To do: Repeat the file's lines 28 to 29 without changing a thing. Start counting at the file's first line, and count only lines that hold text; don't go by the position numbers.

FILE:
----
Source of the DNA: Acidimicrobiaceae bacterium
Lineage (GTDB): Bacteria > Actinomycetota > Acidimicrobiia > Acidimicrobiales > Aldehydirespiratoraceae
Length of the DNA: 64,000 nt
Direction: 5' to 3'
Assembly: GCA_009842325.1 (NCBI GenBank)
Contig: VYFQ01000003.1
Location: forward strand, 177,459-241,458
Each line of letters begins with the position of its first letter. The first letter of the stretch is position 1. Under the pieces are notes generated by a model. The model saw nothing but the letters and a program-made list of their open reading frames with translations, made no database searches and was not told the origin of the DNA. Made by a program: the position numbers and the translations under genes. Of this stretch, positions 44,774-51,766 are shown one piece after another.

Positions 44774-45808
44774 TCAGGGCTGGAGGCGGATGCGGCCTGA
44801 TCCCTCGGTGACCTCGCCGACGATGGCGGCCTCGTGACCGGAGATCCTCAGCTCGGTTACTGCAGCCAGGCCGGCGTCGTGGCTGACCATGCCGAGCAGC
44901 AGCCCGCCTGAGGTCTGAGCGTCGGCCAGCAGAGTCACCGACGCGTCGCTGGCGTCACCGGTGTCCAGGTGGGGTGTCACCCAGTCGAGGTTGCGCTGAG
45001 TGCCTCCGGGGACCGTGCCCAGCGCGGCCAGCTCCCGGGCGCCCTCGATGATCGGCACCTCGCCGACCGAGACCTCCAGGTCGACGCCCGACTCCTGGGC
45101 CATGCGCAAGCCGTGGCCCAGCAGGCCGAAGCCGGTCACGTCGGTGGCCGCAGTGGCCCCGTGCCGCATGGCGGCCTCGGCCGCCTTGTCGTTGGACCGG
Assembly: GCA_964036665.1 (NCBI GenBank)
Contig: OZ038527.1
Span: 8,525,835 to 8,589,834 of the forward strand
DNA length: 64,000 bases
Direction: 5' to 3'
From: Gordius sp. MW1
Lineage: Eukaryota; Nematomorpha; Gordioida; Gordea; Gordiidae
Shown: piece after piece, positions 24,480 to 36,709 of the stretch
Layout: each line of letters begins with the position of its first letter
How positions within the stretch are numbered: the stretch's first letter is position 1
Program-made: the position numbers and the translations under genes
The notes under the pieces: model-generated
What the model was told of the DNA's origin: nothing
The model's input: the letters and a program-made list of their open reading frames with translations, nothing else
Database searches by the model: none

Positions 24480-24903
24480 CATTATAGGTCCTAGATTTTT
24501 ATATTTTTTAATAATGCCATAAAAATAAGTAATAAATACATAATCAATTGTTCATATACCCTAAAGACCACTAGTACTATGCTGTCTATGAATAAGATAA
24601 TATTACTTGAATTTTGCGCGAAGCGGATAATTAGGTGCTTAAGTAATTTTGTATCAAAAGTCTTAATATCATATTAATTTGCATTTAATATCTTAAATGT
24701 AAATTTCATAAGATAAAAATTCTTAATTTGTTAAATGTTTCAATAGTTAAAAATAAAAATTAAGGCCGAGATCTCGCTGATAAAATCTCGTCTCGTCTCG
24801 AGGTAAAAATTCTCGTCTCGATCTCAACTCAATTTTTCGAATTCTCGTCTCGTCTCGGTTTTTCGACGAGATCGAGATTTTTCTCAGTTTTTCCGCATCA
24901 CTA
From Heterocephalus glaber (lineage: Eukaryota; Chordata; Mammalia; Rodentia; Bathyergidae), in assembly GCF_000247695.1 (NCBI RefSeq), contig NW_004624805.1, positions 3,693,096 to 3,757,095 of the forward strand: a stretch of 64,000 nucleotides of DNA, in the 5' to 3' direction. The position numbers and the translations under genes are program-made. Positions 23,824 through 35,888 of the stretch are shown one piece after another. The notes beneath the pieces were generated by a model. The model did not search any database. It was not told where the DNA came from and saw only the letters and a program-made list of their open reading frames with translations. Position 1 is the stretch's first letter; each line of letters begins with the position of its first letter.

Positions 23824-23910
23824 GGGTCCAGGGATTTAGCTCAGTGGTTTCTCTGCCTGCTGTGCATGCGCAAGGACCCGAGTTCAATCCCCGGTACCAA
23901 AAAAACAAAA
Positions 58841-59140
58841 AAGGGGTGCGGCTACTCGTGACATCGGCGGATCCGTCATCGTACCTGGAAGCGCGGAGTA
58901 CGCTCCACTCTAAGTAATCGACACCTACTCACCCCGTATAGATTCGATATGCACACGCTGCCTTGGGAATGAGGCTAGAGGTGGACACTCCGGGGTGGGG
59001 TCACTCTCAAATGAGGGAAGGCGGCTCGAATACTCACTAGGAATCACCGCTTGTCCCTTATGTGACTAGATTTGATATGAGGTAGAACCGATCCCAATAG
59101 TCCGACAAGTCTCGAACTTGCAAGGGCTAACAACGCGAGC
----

The model's input: the letters and a program-made list of their open reading frames with translations, nothing else
Database searches by the model: none